You know yourself well and you are not in denial about any defects you might have. You never play the blame game and try to defend a gaffe, a bad move or a screw up by blaming others or even to bad luck. You have no problem in being accountable for all your actions, including your mistakes. Your ability to show your friends compassion and empathy is living proof of all this.

6. Because you know how to nurture friendship.

“The only way to have a friend is to be one.”

—Ralph Waldo Emerson

Friendship is rather like a delicate plant. It needs watering, pruning and tender, loving care. You have to look after it. Try these to make sure it remains in great shape:

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  • Keep in touch.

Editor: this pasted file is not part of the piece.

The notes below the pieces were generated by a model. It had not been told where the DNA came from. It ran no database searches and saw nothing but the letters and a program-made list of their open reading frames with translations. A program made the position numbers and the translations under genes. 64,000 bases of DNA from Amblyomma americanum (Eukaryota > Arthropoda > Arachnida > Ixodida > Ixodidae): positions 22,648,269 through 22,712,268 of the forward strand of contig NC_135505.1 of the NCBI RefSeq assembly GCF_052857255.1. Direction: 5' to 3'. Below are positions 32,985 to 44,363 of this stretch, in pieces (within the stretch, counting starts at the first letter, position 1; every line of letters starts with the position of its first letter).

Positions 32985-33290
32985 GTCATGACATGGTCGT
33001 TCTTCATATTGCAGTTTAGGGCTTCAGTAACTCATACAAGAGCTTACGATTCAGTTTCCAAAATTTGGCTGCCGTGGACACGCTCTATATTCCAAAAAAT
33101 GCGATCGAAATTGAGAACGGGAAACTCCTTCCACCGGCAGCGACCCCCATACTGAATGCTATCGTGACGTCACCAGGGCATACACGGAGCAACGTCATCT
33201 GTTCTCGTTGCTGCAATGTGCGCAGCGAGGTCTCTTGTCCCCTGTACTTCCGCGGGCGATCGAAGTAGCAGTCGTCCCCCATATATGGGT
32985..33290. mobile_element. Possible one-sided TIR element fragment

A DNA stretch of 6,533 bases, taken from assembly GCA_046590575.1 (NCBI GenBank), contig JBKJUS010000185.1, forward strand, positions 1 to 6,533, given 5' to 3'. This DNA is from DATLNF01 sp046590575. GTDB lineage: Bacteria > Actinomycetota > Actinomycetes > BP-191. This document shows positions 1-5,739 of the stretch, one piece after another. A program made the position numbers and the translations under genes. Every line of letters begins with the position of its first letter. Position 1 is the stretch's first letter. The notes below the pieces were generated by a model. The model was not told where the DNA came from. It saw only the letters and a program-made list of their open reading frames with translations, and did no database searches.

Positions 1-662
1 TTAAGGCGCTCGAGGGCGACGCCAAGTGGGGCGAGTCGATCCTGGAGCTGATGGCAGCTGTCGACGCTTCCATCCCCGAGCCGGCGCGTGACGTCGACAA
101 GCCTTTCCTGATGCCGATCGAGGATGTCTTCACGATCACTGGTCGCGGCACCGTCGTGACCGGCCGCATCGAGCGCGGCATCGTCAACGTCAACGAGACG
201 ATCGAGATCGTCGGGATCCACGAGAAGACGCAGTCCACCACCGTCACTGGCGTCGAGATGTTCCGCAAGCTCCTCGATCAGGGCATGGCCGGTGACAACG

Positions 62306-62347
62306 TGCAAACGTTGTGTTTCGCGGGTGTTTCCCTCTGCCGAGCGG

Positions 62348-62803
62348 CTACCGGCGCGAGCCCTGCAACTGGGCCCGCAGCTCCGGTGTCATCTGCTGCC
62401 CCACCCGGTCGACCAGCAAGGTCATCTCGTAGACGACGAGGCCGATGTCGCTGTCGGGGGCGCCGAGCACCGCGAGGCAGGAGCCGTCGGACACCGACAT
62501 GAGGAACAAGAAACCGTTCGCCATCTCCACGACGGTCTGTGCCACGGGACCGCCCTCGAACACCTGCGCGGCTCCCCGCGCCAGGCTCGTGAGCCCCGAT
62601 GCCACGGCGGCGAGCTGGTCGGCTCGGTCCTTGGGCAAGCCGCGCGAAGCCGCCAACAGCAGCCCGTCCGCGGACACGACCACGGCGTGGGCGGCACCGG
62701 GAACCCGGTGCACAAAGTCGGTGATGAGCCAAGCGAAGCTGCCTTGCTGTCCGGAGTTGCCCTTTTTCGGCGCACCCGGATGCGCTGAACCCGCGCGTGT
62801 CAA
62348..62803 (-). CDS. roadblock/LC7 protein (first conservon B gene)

• Remember important dates like birthdays and so on.
  • Be thoughtful. Send a supportive text when your friend is down and out.
  • Never exploit the friendship to gain money, prestige or other friends.
  • Never give the impression that you know more or are superior.
  • Never gossip about your friend to others.
  • Celebrate successes and commiserate when failures happen.

7. Because you do not have exclusive rights.

Friendship is strange sometimes. Some people guard it jealously and allow no one else in. I remember twin sisters who lived together but had separate apartments. They agreed that they would invite each other when they had their friends to dinner. This happened on a regular basis, but the golden rule was that after dinner, the sister who was the guest had to leave before coffee was served. That left the other sister to chat away with her friends. When one sister broke the rule and stayed on for coffee, chatting merrily to her twin’s friends, there was a terrible row afterwards!  Learning to share and not being possessive are prime qualities in a friend.